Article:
Over the last three days I have attended (I pretty much abstained from participating) a three-day open source content management system (OSCMS) conference at UBC Robson Square (again giving the feds a heads up!). Some of the discussions here – not the content, rather the communicative methods – have stimulated many thoughts on my part completely outside of the focus of the conference. There are many parallels with my thoughts after reading many posts on a forum I frequent. The cross-over and very similar experiences have prompted me to share my thoughts…
These thoughts relate to body language, tone and/or general response (communicative) to comments and questions by less experienced people (in the sense of open source CMS design and implementation) or people newer to such things (i.e. veganism). I see both communities – aside from contradictions that I see and will elaborate on – and their end goals as embodying prefigurative politics and many actions (unintentional I am certain) I have seen go against the nature of this.
With regard to the OSCMS conference, the kind of responses I see as inherently problematic were embodied in the way a significant number (the vocal majority – pretty much the exclusive vocal/visible response) of people reacted to the questions of one person in a number of different sessions. The views expressed – as in made visible though the type of questions and/or comments shared – by this person were similar to many I and many others have based on current shortcomings with the specific open source project we are attempting to be a part of (drupal), yet a select group of those present (the vocal majority) responded in ways that embodied disdain and a too cool for school attitude. Specifically a I know this, so should you and/or if you don’t know this you must be stupid response: neither are prefigurative nor helpful.
There are a number of significant issues with this, one of the most problematic given the nature of open source projects is the lack of willingness to accept critical comment and suggestion for improvement as embodied in these responses. The other, and what I see as far more problematic and not specific to open source projects was that the person raising these issues was a woman and from a minority background. To provide context – with a focus on what I see as inherently problematic for open source projects when they start to achieve the popularity/success that drupal has (and deserves), is that not all involved embody the prefigurative ideals of such projects. The conference was overwhelmingly male, and this vocal majority were essentially middle-class and white. As a generalisation, they all want to ‘make it’ and many of their personal attitudes (and thus politics) emanate from this – which includes their apparent complete ignorance of the issues raised.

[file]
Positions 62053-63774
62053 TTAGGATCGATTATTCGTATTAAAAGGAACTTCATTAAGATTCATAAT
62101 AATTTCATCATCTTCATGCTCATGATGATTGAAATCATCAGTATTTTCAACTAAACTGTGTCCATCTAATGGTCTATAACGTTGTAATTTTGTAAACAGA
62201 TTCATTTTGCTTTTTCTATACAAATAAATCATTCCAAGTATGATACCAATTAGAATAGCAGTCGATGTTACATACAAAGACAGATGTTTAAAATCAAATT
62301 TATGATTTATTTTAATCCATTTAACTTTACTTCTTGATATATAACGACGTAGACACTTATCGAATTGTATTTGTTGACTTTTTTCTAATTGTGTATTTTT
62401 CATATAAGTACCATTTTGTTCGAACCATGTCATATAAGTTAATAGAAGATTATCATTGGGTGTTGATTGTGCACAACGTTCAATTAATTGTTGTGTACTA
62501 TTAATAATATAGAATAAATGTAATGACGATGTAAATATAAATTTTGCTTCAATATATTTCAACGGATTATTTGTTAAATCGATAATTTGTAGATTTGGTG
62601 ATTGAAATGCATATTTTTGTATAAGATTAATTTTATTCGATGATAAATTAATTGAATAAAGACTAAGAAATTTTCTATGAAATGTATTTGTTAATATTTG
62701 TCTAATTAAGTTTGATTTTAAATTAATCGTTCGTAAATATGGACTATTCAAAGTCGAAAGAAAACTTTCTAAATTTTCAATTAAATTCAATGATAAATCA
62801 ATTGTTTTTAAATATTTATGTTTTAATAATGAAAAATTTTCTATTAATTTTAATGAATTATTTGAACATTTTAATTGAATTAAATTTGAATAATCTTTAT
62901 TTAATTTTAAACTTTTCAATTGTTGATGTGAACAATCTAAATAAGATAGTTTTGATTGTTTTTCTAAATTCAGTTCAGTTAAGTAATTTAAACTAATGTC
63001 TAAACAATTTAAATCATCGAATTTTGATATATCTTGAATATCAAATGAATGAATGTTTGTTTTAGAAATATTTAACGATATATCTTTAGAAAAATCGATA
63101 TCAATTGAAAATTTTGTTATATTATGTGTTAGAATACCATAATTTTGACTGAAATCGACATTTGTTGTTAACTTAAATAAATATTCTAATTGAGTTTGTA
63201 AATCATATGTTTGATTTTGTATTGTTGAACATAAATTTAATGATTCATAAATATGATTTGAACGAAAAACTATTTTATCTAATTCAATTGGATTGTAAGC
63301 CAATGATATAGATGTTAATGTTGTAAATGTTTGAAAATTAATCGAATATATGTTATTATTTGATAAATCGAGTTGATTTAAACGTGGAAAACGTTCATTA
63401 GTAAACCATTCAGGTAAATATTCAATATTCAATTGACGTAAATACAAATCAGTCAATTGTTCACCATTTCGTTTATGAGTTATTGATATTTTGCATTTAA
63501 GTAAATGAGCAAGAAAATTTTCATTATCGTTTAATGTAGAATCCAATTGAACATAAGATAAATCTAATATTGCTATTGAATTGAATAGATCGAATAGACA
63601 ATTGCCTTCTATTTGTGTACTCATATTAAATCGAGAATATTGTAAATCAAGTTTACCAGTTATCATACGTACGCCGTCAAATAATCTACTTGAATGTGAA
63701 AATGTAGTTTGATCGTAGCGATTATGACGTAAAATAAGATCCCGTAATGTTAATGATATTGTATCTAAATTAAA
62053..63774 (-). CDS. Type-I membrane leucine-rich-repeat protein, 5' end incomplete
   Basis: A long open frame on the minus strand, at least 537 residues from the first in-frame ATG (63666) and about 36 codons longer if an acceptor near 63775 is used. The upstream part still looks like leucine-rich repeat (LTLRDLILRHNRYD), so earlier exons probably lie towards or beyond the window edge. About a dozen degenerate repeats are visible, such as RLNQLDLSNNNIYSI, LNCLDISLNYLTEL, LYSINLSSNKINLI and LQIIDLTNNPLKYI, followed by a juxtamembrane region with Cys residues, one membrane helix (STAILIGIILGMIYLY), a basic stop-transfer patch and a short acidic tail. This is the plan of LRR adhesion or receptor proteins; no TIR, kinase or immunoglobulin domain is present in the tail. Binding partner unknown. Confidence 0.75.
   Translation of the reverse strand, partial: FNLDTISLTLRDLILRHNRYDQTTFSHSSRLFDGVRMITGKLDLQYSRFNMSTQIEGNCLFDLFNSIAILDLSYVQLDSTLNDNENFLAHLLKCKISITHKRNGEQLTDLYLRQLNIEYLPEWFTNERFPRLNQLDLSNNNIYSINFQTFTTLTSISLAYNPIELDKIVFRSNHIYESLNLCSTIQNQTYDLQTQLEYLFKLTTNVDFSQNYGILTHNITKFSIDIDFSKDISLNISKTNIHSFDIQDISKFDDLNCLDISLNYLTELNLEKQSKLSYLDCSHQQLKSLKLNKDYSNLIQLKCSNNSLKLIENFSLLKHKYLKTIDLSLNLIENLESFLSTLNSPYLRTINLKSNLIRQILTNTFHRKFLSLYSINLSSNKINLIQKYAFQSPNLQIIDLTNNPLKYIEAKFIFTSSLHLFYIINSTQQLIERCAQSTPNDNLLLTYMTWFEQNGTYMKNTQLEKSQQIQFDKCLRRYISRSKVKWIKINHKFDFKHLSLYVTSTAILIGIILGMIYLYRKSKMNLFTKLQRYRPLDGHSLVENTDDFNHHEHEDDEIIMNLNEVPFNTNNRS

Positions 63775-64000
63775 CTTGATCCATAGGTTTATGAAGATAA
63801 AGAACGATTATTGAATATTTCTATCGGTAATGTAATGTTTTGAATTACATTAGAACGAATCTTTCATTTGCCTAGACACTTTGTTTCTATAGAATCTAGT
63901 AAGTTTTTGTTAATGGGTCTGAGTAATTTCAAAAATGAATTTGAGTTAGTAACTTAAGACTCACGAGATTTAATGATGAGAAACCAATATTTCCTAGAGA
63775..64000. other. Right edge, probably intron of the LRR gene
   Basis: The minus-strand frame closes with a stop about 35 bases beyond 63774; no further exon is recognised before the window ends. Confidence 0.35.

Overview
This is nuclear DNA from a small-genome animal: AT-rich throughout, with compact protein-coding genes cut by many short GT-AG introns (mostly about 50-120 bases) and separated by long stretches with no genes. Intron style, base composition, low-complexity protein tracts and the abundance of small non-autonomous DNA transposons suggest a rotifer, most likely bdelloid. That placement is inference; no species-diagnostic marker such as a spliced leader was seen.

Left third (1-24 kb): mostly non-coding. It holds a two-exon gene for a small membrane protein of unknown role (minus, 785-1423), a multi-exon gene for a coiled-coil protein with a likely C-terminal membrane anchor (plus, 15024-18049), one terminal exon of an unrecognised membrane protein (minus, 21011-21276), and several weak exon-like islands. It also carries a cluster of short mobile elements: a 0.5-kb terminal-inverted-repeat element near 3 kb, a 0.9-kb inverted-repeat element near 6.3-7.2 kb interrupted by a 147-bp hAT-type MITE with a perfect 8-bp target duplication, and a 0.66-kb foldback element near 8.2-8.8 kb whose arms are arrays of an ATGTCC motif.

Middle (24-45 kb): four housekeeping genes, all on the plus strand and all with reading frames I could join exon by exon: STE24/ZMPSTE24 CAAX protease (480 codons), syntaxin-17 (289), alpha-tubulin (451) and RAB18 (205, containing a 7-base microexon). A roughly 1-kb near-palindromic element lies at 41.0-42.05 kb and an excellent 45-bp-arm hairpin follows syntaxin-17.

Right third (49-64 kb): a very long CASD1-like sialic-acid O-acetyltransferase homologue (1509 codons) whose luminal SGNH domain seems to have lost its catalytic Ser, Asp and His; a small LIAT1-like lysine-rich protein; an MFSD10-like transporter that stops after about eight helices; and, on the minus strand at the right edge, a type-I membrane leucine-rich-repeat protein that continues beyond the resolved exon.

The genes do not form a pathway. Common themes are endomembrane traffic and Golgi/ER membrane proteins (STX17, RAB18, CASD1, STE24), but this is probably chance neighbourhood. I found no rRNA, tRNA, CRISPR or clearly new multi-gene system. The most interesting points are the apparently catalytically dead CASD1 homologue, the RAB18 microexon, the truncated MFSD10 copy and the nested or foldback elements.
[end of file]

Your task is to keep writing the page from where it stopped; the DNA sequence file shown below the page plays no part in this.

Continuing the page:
To switch to recent experiences with the forum I frequent and participate – and many of these issues are less visible and or/explicit – I have noticed a number of events I found problematic: not in the sense that they are intentional undertaken to be so, rather that they have specific contradictions with the nature and aims of the forum. Having more experience with the nature and basis of this forum, and the attempting to be vegan in a non-vegan world, I have an awareness of some of the non-spoken and generally unconscious factors shaping the responses I am referring to. This specifically emanates from (and there is a cross over here with what transpired at the OSCMS conference) what amounts to being asked the same (to long term vegans, for example) banal question for the hundredth time.
Further, it is a question (which differs to the OSCMS conference) that goes against what veganism is, and thus often draws reactionary responses (i.e. but you eat chicken, right?). For me, and from the general discussion and nature of this forum – aside from having a refuge from such banal and (to us) naïve and stupid questions – veganism is prefigurative at its core. Thus we need to address our reactions to such questions so as not to turn people away through merely our communicative responses. Doing so is inherently NOT VEGAN as those at the receiving end may be turned off (if so, hopefully only for a short time) veganism as a lifestyle and thus perpetuate animal suffering and exploitation.
As veganism becomes popular, and those new to it see themselves as to cool for school, these are challenges we are going to face. Our responses to these people, as with those responses I am referring to in the forums broadly, need to be based on an awareness that they are less experienced, have not had the time to gain the insight and fortitude that longer-term vegans have (and there are some that have none). The challenge with trying to be truly prefigurative is, whilst wanting to escape the naïve, mundane and inherently stupid questions vegans repeatedly get asked, we need to respond in a way that is open and not reactionary. To do otherwise is a disservice to what we are trying to achieve.
Yes refuge is nice, but lets not let the need for it fully distort our compassion. We also need not to help the perception that our principled stance is a too cool for school dismissive, and not come across as arrogant (as – as I see it – those whom have experienced their lives mostly in the USA – and some Canadians – generally do). If we are to be the change, inner growth based on awareness, open-ness and a willingness to accept constructive critical comments is essential. Critical self-reflection is also at the core of this.